Export PowerPoint slides as web pages

by Sanket on May 14, 2011 · 2 comments

in Tutorials

Many a times, you need to export your PowerPoint presentations as web pages and put them out for the world to see. PowerPoint recognizes this need and provides you with fairly comprehensive export options, but they come with their own set of problems. In this post, we will take a look at how they work and the issues you will face. We will also take a look at a new approach to exporting slides – using oomfo. Yes, using oomfo you can export your slides to web pages, one at a time, whether they contain the oomfo charts or not.

Exporting slides to web pages using PowerPoint

We will take a look at the two options PowerPoint provides to export slides as web pages. I will be using PowerPoint 2007 to take you through the post. PowerPoint 2003 provides the same options as well but PowerPoint 2010 does not have the export options at all.

I have created a sample PPT using a readymade theme.

Sample presentation in PowerPoint 2003

I know the title of the presentation is not the most ideal way to get started but then we have a different agenda here, don’t we? :)

To export the presentation, we will head to the Save As option in the Office button. Go to Save As > Other Formats.

Save As menu in PowerPoint

Set Save As Type to Web Page from the drop-down and enter a name for the web page to be created. Click Save when you are done.

Entering file name of web page to export presentation to

This will create an HTML web page and a folder called _files with images, stylesheets and JavaScript files. Open the web page in Internet Explorer and you will see that the presentation comes up pretty neatly.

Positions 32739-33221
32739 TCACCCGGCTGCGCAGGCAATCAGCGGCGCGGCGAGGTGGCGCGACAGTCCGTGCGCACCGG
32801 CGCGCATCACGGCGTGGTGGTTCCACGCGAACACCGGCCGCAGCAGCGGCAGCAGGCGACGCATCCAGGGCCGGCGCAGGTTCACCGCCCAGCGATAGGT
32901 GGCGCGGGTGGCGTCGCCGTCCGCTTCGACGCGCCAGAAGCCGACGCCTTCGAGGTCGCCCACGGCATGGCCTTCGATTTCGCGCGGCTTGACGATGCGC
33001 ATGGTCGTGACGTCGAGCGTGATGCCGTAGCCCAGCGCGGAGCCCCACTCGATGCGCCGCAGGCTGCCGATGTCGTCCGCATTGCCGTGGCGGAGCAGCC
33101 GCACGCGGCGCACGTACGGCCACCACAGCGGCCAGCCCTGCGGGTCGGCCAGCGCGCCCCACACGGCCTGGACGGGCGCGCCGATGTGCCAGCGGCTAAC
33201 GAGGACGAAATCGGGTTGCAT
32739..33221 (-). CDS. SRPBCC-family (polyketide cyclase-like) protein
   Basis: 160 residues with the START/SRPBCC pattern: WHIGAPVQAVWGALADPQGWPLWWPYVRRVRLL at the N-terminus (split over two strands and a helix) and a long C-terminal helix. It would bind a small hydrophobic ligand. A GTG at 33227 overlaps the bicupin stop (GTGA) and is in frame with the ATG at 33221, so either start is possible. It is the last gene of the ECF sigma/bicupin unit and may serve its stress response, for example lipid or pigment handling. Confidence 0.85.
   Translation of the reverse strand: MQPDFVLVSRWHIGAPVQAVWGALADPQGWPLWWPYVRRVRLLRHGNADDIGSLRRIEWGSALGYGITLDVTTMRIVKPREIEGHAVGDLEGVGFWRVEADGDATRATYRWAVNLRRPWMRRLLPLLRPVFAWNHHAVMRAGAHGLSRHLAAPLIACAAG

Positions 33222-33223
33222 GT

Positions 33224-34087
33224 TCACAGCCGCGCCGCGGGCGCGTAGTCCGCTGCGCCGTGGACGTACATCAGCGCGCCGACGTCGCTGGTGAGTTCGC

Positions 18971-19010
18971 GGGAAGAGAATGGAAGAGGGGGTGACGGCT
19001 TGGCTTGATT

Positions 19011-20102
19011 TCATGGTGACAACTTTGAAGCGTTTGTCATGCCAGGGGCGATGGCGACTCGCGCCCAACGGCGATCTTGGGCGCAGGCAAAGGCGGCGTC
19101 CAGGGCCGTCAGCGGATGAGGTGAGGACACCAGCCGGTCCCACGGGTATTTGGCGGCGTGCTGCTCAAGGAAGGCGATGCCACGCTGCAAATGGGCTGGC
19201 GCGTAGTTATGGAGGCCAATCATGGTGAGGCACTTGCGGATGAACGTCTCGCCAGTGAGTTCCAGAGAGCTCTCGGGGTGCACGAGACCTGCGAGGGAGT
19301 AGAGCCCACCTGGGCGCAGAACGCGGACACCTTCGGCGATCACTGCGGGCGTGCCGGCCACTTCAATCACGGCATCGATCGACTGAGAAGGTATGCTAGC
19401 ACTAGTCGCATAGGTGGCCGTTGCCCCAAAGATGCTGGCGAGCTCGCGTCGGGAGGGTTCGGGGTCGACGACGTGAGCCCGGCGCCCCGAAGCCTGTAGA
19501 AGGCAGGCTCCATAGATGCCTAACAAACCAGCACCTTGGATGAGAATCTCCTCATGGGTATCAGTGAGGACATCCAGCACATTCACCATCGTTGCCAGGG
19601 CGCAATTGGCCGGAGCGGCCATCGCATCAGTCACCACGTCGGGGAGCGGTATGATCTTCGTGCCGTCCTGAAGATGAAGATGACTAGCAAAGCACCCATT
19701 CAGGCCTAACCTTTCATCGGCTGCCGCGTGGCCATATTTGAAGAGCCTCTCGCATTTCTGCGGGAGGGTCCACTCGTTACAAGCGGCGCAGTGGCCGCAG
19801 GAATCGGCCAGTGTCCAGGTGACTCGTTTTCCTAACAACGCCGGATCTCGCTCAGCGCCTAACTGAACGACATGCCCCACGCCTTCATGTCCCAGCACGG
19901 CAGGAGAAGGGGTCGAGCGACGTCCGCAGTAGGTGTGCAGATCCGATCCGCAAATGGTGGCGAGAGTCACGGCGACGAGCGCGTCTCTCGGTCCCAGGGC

Slide exported from PowerPoint in IE

There is a navigation bar on the left to jump to slides. You will also see navigation on the bottom to go to the outline mode, slideshow or use the Next/Previous buttons to navigate through the slides. Pretty good for a start.

Now how about opening the web page in a different browser. Let’s try Mozilla Firefox, the world’s most popular browser.

Slide exported using PowerPoint displays a warning in Firefox

Oops, so Firefox says it cannot support the presentation you just exported. Just to reiterate, Firefox is the world’s most widely used browser. The warning is caused by the proprietary objects that are present in the HTML output and will cause an issue in every browser except Internet Explorer. Proceed anyway.

Slide exported using PowerPoint in Firefox

You will see that Firefox displayed the warning with good reason. The presentation is pretty messed up when it finally opens. The navigation on the bottom is gone, as are the options to hit the Slideshow or outline mode.

Luckily PowerPoint provides another option to export the slides which can rid us of the warning, and enable the navigation in browsers other than IE. When you select Save as Type > Web page under the Save As option, you will get an option to publish the presentation. Click the button.

Save As Type > Web Page

You will get a Publish as Web page dialog box with a number of options. Select publish the complete presentation and browser support for all browsers.

Publish Web Page dialog box in PowerPoint

You will also see a button called Web Options. The dialog box that it opens gives you control over the slide navigation, animation, browser support and fonts to be used.

Web Options dialog box